What should personalized, precision treatment of cancer look like in the future?
We know that people are different, their tumors are different, and they respond differently to different therapies. Medical teams of the future might be able to create a ?“virtual twin” of a person and their tumor. Then, by tapping supercomputers, physician-led teams could simulate how tumor cells behave to test millions (or billions) of possible treatment combinations. Ultimately, the best combinations might offer clues towards a personalized, effective treatment plan.
Sound like wishful thinking? The first steps towards this vision have been undertaken by a multi-institution research collaboration that includes Jonathan Ozik and Nicholson Collier, computational scientists at the U.S. Department of Energy’s Argonne National Laboratory.
The research team, which includes collaborators at Indiana University and the University of Vermont Medical Center, brought the power of high-performance computing to the thorny challenge of improving cancer immunotherapy. The team tapped twin supercomputers at Argonne and the University of Chicago, finding that high-performance computing can yield clues in fighting cancer, as discussed in a June 7 article published in Molecular Systems Design and Engineering.
“With this new approach, researchers can use agent-based modeling in more scientifically robust ways.” — Nicholson Collier, computational scientist at Argonne and the University of Chicago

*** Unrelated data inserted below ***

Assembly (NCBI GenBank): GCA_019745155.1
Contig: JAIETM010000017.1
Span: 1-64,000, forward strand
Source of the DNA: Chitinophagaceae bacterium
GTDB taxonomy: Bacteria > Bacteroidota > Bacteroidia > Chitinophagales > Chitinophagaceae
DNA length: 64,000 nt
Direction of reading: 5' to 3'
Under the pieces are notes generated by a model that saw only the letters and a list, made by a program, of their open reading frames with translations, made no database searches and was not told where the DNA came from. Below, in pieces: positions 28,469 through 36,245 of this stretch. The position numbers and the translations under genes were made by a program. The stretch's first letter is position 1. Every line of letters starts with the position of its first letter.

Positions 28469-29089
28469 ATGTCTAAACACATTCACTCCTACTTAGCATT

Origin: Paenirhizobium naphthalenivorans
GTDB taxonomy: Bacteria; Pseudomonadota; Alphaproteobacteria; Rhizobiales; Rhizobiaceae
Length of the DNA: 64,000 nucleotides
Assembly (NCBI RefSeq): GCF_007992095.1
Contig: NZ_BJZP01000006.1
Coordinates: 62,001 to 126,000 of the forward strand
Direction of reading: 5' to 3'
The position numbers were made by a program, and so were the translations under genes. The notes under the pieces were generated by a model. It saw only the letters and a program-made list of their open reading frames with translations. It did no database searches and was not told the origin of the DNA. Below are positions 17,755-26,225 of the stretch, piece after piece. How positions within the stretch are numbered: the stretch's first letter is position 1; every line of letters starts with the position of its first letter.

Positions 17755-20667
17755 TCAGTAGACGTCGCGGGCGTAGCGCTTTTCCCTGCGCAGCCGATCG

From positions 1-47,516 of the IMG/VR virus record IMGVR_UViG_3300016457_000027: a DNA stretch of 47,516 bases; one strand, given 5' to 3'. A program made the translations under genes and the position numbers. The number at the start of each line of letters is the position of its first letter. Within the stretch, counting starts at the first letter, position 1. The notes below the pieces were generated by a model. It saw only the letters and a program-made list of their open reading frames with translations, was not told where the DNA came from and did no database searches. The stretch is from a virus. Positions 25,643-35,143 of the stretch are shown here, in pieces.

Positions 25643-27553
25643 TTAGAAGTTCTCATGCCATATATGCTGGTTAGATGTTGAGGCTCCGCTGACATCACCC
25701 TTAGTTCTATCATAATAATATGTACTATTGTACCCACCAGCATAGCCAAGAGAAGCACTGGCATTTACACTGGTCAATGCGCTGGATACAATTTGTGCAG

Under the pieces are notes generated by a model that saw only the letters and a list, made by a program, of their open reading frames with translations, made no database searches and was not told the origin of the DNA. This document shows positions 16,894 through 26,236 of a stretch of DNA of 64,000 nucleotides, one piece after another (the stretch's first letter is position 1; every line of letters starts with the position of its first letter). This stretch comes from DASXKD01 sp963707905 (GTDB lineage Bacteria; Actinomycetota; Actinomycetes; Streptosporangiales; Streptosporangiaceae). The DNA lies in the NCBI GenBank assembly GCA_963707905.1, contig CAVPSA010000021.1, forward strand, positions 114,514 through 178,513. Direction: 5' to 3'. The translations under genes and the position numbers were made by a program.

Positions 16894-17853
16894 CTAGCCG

Standing up to cancer
Cancer immunotherapy is a promising treatment that realigns your immune system to reduce or eliminate cancer cells. The therapy, however, helps only 10 to 20 percent of patients — partly because the way in which cancer cells and immune cells mingle is complex and poorly understood. Proven rules are scarce.
To begin uncovering the rules of immunotherapy, the team turned to a set of three tools:
- Agent-based modeling, which predicted the behavior of individual ?“agents” – cancer and immune cells, in this case
- Argonne’s award-winning workflow technology to take full advantage of the supercomputers
- A guiding framework to explore models and dynamically direct and track results
The trio operate in a hierarchy. The framework, developed by Ozik, Collier, Argonne colleagues, and Gary An, a surgeon and professor at the University of Vermont Medical Center, is called Extreme-scale Model Exploration with Swift (EMEWS). It oversees the agent-based model and the workflow system, the Swift/T parallel scripting language, developed at Argonne and the University of Chicago.
What is unique about this combination of tools? ?“We are helping more people in a variety of computational science fields to do large-scale experimentation with their models,” said Ozik, who — like Collier — holds a joint appointment at the University of Chicago. ?“Building a model is fun. But without supercomputers, it is difficult to really understand the full potential of how models can behave.”
The Latest on: Personalized medicine
via Google News
The Latest on: Personalized medicine
- Doctors Save Young Ballerina’s Life, Career With Personalized Cancer Treatmenton August 12, 2019 at 2:40 pm